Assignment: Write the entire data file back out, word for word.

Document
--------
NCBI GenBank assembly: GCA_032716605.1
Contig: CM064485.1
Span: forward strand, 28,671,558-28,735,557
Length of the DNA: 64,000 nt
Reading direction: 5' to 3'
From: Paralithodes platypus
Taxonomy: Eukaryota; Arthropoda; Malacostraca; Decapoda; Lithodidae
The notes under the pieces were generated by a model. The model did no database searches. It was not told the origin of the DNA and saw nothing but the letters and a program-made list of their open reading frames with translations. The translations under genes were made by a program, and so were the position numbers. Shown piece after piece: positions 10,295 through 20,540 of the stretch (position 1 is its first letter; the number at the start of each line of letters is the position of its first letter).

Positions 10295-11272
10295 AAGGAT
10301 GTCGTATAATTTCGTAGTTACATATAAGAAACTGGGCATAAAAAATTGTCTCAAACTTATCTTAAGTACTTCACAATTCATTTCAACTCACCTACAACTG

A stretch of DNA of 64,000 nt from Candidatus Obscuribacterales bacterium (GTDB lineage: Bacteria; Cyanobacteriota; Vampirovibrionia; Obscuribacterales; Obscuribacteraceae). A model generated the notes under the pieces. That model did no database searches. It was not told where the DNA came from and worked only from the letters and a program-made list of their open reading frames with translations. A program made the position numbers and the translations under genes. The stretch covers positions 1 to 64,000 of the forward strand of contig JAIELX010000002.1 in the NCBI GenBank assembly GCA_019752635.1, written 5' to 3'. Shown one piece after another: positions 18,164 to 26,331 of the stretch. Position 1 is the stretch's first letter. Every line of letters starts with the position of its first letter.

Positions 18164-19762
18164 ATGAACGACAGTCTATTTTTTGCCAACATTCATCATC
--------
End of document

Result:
NCBI GenBank assembly: GCA_032716605.1
Contig: CM064485.1
Span: forward strand, 28,671,558-28,735,557
Length of the DNA: 64,000 nt
Reading direction: 5' to 3'
From: Paralithodes platypus
Taxonomy: Eukaryota; Arthropoda; Malacostraca; Decapoda; Lithodidae
The notes under the pieces were generated by a model. The model did no database searches. It was not told the origin of the DNA and saw nothing but the letters and a program-made list of their open reading frames with translations. The translations under genes were made by a program, and so were the position numbers. Shown piece after piece: positions 10,295 through 20,540 of the stretch (position 1 is its first letter; the number at the start of each line of letters is the position of its first letter).

Positions 10295-11272
10295 AAGGAT
10301 GTCGTATAATTTCGTAGTTACATATAAGAAACTGGGCATAAAAAATTGTCTCAAACTTATCTTAAGTACTTCACAATTCATTTCAACTCACCTACAACTG

A stretch of DNA of 64,000 nt from Candidatus Obscuribacterales bacterium (GTDB lineage: Bacteria; Cyanobacteriota; Vampirovibrionia; Obscuribacterales; Obscuribacteraceae). A model generated the notes under the pieces. That model did no database searches. It was not told where the DNA came from and worked only from the letters and a program-made list of their open reading frames with translations. A program made the position numbers and the translations under genes. The stretch covers positions 1 to 64,000 of the forward strand of contig JAIELX010000002.1 in the NCBI GenBank assembly GCA_019752635.1, written 5' to 3'. Shown one piece after another: positions 18,164 to 26,331 of the stretch. Position 1 is the stretch's first letter. Every line of letters starts with the position of its first letter.

Positions 18164-19762
18164 ATGAACGACAGTCTATTTTTTGCCAACATTCATCATC